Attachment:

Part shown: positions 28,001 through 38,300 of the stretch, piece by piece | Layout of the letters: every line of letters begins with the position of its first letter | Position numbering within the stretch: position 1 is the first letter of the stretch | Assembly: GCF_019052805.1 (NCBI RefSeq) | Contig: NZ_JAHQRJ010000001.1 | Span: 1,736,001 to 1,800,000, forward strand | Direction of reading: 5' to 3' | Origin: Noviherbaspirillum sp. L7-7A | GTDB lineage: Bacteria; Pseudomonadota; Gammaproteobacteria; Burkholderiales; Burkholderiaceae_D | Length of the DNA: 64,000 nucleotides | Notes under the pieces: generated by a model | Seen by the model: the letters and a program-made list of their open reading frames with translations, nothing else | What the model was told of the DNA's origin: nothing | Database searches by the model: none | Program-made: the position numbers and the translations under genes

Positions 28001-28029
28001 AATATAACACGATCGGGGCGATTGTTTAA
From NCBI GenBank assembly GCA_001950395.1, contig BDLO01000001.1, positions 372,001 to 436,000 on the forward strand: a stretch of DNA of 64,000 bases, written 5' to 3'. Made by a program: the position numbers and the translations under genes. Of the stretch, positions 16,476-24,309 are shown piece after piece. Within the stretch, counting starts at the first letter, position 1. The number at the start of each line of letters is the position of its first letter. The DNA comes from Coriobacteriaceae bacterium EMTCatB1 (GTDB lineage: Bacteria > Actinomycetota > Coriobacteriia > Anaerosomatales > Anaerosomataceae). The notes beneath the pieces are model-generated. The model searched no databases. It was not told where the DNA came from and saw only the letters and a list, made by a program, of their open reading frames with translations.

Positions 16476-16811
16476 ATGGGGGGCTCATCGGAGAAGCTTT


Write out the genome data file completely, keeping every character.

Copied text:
Part shown: positions 28,001 through 38,300 of the stretch, piece by piece | Layout of the letters: every line of letters begins with the position of its first letter | Position numbering within the stretch: position 1 is the first letter of the stretch | Assembly: GCF_019052805.1 (NCBI RefSeq) | Contig: NZ_JAHQRJ010000001.1 | Span: 1,736,001 to 1,800,000, forward strand | Direction of reading: 5' to 3' | Origin: Noviherbaspirillum sp. L7-7A | GTDB lineage: Bacteria; Pseudomonadota; Gammaproteobacteria; Burkholderiales; Burkholderiaceae_D | Length of the DNA: 64,000 nucleotides | Notes under the pieces: generated by a model | Seen by the model: the letters and a program-made list of their open reading frames with translations, nothing else | What the model was told of the DNA's origin: nothing | Database searches by the model: none | Program-made: the position numbers and the translations under genes

Positions 28001-28029
28001 AATATAACACGATCGGGGCGATTGTTTAA
From NCBI GenBank assembly GCA_001950395.1, contig BDLO01000001.1, positions 372,001 to 436,000 on the forward strand: a stretch of DNA of 64,000 bases, written 5' to 3'. Made by a program: the position numbers and the translations under genes. Of the stretch, positions 16,476-24,309 are shown piece after piece. Within the stretch, counting starts at the first letter, position 1. The number at the start of each line of letters is the position of its first letter. The DNA comes from Coriobacteriaceae bacterium EMTCatB1 (GTDB lineage: Bacteria > Actinomycetota > Coriobacteriia > Anaerosomatales > Anaerosomataceae). The notes beneath the pieces are model-generated. The model searched no databases. It was not told where the DNA came from and saw only the letters and a list, made by a program, of their open reading frames with translations.

Positions 16476-16811
16476 ATGGGGGGCTCATCGGAGAAGCTTT